Saint Mary’s is where you made your First Communion,  along with our two God daughters, the Davis sisters.  Laurie is the younger one and I hear from her every Christmas. I can't think of the older one's name.   I never hear from her.  

By the way you might want to enter this little note back in the time before you were born. I taught 5th grade CCD for that school year at the chapel on base.

Phil & a Davis girl
\1st Communion Day K-Park Housing
(I remember the Davis’ from the trailer court that we lived in out on Mud Lake. Their dad’s name was Paul Davis. He had a bad back that caused him to stoop and hobble along like a very old man.) 

St Mary's was an interesting school.  I have a lot of memories of that place, even more so than all my other elementary schools put together. That nun sticks in my mind big time. She put me under the wing of an older boy and he and I spent some alone time up in one of the unused rooms way up in an attic class room. He did a lot to show me the tricks sketching and drawing. 

One of the coolest things about that place was that at noon while we were also out in the large school square for recess they rang the church bells. The tradition for us kids was to FREEZE in the exact position we were in when the bells started until the final peel. 

In November '63 I was in class when JFK was shot and the nuns came in to the class room in full blown sobbing tears mode telling us little kids that the president had been shot.  We weren't so much stunned by the news as we were by the reaction of those nuns. 
Amazing the things that I remember of that time in that school:  Going to Mass every day; the clickers the nuns used to signal to us to stand, sit and kneel; learning how to read, and on and on...  

But there WAS another school called Holy Angels that I attended AFTER Saint Mary’s. In fact, that was the very next school I went to after we left Maine for San Angelo Texas where Dad got stationed at Good Fellow Air Force Base for advanced cryptological equipment maintenance training on his way to Karamürsel Air Base Turkey. It was also a private Catholic School, but for me, it was hell on earth.  

Phil 7 in Holy Angels Uniform
I remember we had to wear khaki uniforms. For some reason I got branded as a trouble maker there and it stayed with me the entire time I went to school at that hellish place. So weird, since I was never considered a "bad boy" before or any time after.  What really upset me at the time is they called you in and had you in tears over what a horrible little boy I was. Oh!  It’s coming back to me. After they called you in to fill your head with all those trumped up charges on me you were so upset that when we came home you showed me a football that you had bought for me, telling me that I was not going to get it until I straightened up and did right.  It was all very confusing for me because I really had no idea what I was doing so wrong.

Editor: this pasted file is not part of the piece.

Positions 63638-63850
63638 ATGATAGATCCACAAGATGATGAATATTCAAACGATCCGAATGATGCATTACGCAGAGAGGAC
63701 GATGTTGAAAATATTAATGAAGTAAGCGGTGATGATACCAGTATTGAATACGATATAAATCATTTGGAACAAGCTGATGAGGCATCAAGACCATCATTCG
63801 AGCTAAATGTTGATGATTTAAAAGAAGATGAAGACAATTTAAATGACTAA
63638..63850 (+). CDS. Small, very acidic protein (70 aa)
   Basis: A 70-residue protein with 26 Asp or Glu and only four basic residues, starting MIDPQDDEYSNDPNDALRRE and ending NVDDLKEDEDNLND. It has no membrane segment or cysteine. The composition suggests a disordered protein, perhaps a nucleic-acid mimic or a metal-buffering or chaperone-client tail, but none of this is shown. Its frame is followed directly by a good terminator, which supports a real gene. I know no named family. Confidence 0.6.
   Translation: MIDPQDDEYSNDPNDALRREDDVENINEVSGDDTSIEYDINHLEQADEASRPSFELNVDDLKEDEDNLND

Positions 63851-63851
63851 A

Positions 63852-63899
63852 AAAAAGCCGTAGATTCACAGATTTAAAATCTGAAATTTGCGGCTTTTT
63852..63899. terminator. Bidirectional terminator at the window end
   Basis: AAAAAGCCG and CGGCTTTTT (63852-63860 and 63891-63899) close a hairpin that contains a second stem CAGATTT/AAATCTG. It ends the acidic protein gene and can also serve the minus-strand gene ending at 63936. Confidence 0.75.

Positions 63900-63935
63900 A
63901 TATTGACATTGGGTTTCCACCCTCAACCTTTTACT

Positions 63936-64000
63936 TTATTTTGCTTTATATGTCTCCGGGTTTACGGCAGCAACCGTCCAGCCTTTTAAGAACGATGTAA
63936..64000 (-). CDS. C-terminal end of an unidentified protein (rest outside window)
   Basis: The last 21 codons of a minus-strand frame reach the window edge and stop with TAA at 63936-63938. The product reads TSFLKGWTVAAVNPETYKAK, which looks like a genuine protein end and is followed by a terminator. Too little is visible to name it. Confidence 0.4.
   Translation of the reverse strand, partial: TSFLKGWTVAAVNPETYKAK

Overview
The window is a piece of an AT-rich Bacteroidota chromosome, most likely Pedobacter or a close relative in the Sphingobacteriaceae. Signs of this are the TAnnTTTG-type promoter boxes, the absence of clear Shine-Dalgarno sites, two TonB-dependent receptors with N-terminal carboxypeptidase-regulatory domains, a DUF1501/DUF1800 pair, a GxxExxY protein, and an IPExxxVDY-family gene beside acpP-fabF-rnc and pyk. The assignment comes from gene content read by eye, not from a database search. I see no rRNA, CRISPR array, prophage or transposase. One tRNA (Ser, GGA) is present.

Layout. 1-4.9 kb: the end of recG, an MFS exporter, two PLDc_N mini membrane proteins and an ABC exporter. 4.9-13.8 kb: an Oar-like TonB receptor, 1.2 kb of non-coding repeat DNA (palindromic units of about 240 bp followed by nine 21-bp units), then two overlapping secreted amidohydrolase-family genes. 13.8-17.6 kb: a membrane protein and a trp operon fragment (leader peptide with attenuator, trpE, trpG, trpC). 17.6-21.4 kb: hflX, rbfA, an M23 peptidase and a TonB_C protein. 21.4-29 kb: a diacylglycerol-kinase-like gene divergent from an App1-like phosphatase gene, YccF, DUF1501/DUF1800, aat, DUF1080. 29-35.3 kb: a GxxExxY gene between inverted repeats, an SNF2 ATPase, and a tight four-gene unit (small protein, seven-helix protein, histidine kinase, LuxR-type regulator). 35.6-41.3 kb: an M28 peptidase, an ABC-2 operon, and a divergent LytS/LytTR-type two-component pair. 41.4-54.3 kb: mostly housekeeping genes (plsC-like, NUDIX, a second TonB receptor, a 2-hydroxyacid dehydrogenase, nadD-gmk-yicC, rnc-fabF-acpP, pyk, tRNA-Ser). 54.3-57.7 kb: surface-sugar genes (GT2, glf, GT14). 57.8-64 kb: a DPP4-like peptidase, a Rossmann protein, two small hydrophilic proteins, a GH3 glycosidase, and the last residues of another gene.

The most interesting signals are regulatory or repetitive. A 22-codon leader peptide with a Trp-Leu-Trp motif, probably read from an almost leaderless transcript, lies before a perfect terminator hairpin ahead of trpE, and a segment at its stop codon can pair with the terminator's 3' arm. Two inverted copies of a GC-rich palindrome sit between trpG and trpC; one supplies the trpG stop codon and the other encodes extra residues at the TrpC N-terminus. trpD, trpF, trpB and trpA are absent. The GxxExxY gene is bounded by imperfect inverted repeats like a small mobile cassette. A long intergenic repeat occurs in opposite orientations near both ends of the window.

If I remember correctly they told me that you would walk down the sidewalk and strip the leaves from the hedges that lined the walk. You had just come from Bangor where vegetation grew like crazy and in Texas it didn't and had to be nurtured and took a lot of care. You didn't know this and were just having fun. I didn't realize that I was so hard on you and thought I had explained it all to you that you were in danger of being expelled from school.   They were overly strict, I agree.   Some private schools were like that.   Sorry!

Please Mom, don't take any of this ancient history personal. We are simply reminiscing. I wasn't blaming you for anything. I was recalling how irked I was at them for making you so sad, not to mention I definitely felt impugned at their overly harsh assessment of me. Can you believe it all happened 50 years ago?! Of course you HAD to go with their bogus claims that I was some kind of juvenile delinquent, but I knew better.  Although, thinking back, I think I began to believe that maybe I WAS a bad boy! I remember “the hedge stripping incident” perfectly.  To say that I stripped off leaves was a complete exaggeration. All I did was drag my fingers along them while walking past. I might have plucked one tiny leaf though!  Death to the little boy! Goodness gracious, they were telling you that they were going to expel me! Holy crap! Are you kidding?  I never knew that.  No wonder you were in tears.

MK & Phil 1965
San Angelo Texas
Hey, do you remember what Mary Kay’s teacher did to me in that school?  I'm sitting at my desk in my own class minding my own business when suddenly MK and her old nun of a teacher suddenly burst through the door and makes a beeline right for me.  The nun has one hand on MK's shoulder and practically shoving the little girl that was her towards me. In the other hand of the old biddy is some paper that MK had just completed which must have been pretty good work because the nun slams it down on my desk top and practically screams at me with her nose right on mine, "LOOK at this paper young man!  WHY can't you do work like this…! "  After that, all I heard was ranting.  I really think that ONE nun for some reason had it out for me—ME—just a little boy!  I was just looking at a photo of me in my Holy Angel's uniform—I was a cute little kid.  Weird, right?  That dried up old woman certainly had some issues.

You’re right Phil, those ARE memories of SO long ago. Mary Kay, do you remember the mean OLD nun dragging you into Phil's class?   She sure should have been retired long before that year, don’t you think?

MK: Yes, I remember that particular incident very clearly. One teacher was a nun, the other was a lay person, Mrs. Cornflower is the name I remember. It was a spelling test I think. I got 100% on it and I remember the teacher telling me to get up and then pushed me into Philip's classroom. I was a first grader and remember thinking so clearly. ‘This is wrong. This is so wrong. Why would you do this and make my brother hate me? I'm only six and you are an adult. I know this is wrong why don't you know this is wrong?’ That was one of the worse days of my life, one I will never forget. I always felt the closeness I shared with Philip deteriorated after that day. A very sad day for me.